In the second year, skills are more automatised so there is lower activation.
Our brains have a mirror invariance system that allows us to recognise objects as the same, even though they look different from different angles.
We have to override this system when we learn to read, so we can perceive letters like p, q, b and d as different. This is difficult and takes time, which is why children often reverse letters.
Learning the different gestures involved in writing each letter allows us to surmount this problem.
The difference between novice and expert readers
Children need strong oral language in order to learn to read, including strong phonology (speech sounds) and a strong lexicon (vocabulary).
When they start school, teaching needs to focus first on phoneme-grapheme (sound-spelling) mappings, as this is the main route into reading.
These must be explicitly taught, as the concepts involved are very abstract. Children must relate the space of the written word to the time of the spoken word.
At first, graphemes must be consciously processed in a series/one by one.
As the learner’s skills and experience grow, the letters of a word start to be unconsciously processed in parallel/all at the same time.
This frees up the learner’s attentional resources to focus on the meaning of what is being read.
Dehaene says, “Reading is never global or whole word, especially not in children”.
Beginning readers engage in slow, serial decomposition of words, and skilled readers engage in fast, parallel decomposition of words.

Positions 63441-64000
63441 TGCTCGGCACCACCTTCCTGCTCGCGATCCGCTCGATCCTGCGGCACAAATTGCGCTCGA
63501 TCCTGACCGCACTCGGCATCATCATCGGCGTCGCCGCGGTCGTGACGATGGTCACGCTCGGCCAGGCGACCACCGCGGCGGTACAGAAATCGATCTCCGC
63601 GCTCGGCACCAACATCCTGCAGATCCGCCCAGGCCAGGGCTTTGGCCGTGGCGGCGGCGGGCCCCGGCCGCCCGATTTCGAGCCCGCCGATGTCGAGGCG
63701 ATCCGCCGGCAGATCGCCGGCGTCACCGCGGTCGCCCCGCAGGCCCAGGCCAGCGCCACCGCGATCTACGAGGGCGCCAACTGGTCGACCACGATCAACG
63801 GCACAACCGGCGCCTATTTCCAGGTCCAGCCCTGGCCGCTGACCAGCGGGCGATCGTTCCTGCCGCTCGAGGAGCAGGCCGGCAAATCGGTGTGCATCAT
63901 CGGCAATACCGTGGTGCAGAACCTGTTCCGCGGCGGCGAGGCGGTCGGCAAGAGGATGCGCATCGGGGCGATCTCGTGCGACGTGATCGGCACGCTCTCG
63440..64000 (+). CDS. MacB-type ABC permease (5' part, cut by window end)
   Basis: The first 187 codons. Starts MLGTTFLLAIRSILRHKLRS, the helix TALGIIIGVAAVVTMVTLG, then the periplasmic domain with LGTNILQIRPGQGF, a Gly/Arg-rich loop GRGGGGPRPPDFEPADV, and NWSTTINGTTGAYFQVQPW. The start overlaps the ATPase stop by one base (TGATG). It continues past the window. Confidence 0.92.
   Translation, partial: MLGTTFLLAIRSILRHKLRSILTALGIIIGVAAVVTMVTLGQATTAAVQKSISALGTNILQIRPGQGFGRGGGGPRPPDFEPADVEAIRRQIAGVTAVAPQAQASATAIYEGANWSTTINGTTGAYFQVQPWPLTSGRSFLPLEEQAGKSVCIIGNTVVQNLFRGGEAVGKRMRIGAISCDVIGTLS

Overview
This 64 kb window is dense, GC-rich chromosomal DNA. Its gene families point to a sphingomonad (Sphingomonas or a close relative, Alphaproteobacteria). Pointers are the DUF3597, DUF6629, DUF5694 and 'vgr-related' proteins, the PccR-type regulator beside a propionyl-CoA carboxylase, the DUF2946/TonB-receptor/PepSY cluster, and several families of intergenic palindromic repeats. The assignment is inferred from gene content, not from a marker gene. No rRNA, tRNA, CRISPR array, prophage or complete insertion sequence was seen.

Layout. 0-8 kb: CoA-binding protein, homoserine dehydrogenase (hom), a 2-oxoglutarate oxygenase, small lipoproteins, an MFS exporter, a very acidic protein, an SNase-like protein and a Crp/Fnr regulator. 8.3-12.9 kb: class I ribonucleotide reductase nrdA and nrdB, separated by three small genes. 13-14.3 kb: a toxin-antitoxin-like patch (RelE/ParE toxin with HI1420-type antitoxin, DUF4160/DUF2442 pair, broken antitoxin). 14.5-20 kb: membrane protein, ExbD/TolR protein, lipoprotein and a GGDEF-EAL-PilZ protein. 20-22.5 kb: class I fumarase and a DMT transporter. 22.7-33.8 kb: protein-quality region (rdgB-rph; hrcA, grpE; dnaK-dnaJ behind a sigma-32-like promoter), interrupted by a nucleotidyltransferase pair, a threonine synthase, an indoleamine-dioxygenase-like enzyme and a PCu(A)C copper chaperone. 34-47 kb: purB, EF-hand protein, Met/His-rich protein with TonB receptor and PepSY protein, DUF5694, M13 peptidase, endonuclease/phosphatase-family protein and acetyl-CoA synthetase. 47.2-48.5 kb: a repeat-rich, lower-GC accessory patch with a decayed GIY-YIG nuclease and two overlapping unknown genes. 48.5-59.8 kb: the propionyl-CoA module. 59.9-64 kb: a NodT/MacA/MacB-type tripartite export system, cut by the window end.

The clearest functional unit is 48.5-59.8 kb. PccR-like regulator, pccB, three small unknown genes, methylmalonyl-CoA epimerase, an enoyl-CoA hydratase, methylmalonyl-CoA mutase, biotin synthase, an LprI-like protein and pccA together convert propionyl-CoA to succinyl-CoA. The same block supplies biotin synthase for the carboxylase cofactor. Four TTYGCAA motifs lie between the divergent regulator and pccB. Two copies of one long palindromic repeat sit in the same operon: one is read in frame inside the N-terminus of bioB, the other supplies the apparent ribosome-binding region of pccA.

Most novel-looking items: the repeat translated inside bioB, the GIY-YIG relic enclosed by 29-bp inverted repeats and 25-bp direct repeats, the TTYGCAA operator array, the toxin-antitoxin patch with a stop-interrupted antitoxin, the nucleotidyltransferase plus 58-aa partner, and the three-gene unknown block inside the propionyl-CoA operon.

This means it’s time to stop asking children to memorise lists of high-frequency words. Research has shown that whole word memorisation doesn’t help to create the brain’s reading circuit.
Attentional focus affects learning
A group of researchers (Yoncheva et al) taught two groups of adults to read an artificial script.
One group was taught to pay attention to the words as wholes (taught in a Whole Word way).
The other group was taught to pay attention to the graphemes and phonemes (sounds and letters) in the words (taught in a phonics way).
Only the group taught using the phonics approach were then found to have left brain activation when reading the script. The whole word group had right brain activation.
The group taught using a phonics approach were able to generalise what they had learnt to allow them to read new words written in the same script. The group taught to pay attention to whole words couldn’t do this.
Think about this. Intelligent adults did not deduce the alphabet from words, yet that’s what young children are often expected to do. Directing attention correctly sends information to the correct brain circuits.
The Rosetta Stone and reading comprehension
Whenever you train phonics you improve comprehension, because reading is a cipher.
Think of the Rosetta Stone. If you can’t decode it, you can’t understand it.
Developing adult-level language comprehension is a long-term process, involving vocabulary enrichment, understanding of complex referents and so on.
Once you can read, this changes your spoken language system. It gives you access to more and different language.
The importance of writing for reading
Our brains have a circuit which specialises for recognising writing gestures. There is a lot of evidence that reading improves when learning to write.
The research is very clear that reading and writing should be taught together. You can learn to type later on.
Daily practice and sleep are also very important for learning.
Want to find out more?
Reading in the Brain by Stanislas Dehaene is published by Penguin Random House. Highly recommended. I have a dog-eared copy, but in a weird, groupie way bought an extra copy I will probably never read for him to sign at the conference.
He also wrote a book called “Apprendre à lire: Des sciences cognitives à la salle de classe“, which my rusty high school French translates as “Learning to read: from cognitive science to the classroom”. I’m looking forward to the (apparently imminent) English translation.